In the debate about the European Constitution, several professional authorities in charge of the field of agriculture have expressed in favor of the ratification of the Treaty.
Even more recently, some of us have decided to group this “plural” Yes in federations. More than 100 agriculture leaders have spontaneously backed our common declaration of May 11th.

In fact, the agriculture sector faces social and economic difficulties that reflect the dissatisfaction that exists related to the guidelines and types of the C.A.P. (Common Agricultural Policy), but we have to stay alert in front of the mixtures around which the “NO” proliferates. We believe that the project of the European Constitution should not be blamed for the situation that exists as it provides tools to give a long-lasting nature to European agriculture. The project of the Constitution allows preserving the principle of a common agriculture policy and its main guidelines as it retakes the articles of the Treaty of Rome. And that is something; let us remind to the agriculture community that some countries rejected the principles of the CAP. In addition, the Constitutional Treaty increases the influence of France, the first European agricultural country, among the deciding authorities. The expansion of the field of the qualified majority, considering the rule of double majority, places France in a very good situation to create coalitions, in majority or minority, in the heart of the Union to make its own opinion prevail.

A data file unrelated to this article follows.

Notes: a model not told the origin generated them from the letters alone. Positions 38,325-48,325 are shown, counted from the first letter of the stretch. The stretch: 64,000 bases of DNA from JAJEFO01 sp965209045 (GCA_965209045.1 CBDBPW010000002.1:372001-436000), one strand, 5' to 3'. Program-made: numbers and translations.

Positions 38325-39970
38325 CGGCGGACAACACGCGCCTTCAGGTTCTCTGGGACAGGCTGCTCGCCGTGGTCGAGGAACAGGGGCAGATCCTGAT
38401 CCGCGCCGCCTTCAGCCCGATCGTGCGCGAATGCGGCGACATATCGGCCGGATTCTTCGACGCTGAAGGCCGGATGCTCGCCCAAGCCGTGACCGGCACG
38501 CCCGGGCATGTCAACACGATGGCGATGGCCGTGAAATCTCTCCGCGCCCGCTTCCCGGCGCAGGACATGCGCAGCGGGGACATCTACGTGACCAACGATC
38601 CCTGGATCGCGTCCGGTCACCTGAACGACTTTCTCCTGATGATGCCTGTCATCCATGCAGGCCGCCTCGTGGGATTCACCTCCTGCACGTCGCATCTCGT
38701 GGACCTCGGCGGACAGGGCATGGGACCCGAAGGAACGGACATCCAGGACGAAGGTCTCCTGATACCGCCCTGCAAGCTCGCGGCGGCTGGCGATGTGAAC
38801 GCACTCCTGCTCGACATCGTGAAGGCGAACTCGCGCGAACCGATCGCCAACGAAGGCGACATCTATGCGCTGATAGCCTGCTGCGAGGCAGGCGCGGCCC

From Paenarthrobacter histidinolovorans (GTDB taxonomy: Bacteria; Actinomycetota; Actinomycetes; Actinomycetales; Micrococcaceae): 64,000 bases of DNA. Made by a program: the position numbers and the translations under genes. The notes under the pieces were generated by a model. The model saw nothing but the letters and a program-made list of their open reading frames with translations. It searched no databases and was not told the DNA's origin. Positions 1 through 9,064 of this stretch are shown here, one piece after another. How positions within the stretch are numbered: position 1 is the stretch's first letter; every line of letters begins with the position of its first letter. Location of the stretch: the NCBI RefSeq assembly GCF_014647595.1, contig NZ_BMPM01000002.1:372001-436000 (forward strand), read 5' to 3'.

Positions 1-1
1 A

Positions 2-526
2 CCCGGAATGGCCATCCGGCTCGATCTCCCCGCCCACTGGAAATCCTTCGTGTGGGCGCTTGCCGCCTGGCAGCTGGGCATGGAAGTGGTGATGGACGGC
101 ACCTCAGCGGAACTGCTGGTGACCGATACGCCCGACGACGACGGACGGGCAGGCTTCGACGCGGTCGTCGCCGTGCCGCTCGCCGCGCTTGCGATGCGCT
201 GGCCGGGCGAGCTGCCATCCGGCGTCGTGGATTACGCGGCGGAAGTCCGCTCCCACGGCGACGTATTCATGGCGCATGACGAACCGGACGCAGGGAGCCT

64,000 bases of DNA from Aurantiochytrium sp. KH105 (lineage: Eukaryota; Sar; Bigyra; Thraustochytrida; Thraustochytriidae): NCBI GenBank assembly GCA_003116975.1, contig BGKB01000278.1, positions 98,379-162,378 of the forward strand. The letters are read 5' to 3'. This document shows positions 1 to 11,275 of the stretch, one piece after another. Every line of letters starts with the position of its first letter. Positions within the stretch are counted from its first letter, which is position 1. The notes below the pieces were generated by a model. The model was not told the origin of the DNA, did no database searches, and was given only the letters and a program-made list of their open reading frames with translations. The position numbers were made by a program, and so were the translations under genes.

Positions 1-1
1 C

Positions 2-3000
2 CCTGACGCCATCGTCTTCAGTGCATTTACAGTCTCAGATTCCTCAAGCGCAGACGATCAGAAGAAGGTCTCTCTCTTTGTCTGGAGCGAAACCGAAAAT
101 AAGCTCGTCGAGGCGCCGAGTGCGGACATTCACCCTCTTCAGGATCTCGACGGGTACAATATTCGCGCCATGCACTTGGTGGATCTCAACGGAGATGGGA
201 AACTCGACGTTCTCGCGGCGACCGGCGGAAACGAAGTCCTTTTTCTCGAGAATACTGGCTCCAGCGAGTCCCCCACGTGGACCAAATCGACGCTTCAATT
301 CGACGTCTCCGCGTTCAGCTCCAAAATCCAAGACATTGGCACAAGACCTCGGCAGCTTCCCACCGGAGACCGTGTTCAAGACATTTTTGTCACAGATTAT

Likewise, as citizens and farmers, we may be affected by the increase of influence of the chosen authorities, particularly because the European Parliament has shown its interest in agriculture. In addition, the Treaty vouches, through the Charter of Fundamental Rights, for the high level of demand of European citizens in regards to feeding, and it provides the means to have a more coherent international commercial policy. Finally, the sixth reason is that the project of the Treaty also includes new dispositions about the cohesion that will be extended to the territories and which, until today, was only of a social and economic nature.
Today, in a more open world, we need to maintain certain regulation. We have to resort to all of these political and legal instruments that they give us. These instruments appear in the Constitutional Treaty but not in the Treaty of Nice.

Source: Le Figaro (France)
Reference: « Les paysans disent oui!», by Luc Guyau, Jean Salmon, Jo Giroud and Eugène Schaeffer, Le Figaro, May 24, 2005.